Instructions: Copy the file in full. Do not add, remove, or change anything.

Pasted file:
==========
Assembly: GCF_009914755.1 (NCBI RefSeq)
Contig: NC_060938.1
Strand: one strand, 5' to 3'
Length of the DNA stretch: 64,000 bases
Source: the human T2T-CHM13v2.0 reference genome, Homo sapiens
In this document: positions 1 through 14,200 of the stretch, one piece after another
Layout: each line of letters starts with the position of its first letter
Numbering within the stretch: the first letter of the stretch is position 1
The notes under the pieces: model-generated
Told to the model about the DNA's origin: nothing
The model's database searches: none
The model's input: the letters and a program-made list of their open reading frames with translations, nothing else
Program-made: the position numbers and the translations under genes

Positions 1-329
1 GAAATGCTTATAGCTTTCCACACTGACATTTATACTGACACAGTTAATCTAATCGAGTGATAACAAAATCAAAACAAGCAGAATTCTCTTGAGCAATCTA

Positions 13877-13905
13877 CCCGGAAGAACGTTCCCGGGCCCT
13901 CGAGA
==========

Assembly: GCF_009914755.1 (NCBI RefSeq)
Contig: NC_060938.1
Strand: one strand, 5' to 3'
Length of the DNA stretch: 64,000 bases
Source: the human T2T-CHM13v2.0 reference genome, Homo sapiens
In this document: positions 1 through 14,200 of the stretch, one piece after another
Layout: each line of letters starts with the position of its first letter
Numbering within the stretch: the first letter of the stretch is position 1
The notes under the pieces: model-generated
Told to the model about the DNA's origin: nothing
The model's database searches: none
The model's input: the letters and a program-made list of their open reading frames with translations, nothing else
Program-made: the position numbers and the translations under genes

Positions 1-329
1 GAAATGCTTATAGCTTTCCACACTGACATTTATACTGACACAGTTAATCTAATCGAGTGATAACAAAATCAAAACAAGCAGAATTCTCTTGAGCAATCTA

Positions 13877-13905
13877 CCCGGAAGAACGTTCCCGGGCCCT
13901 CGAGA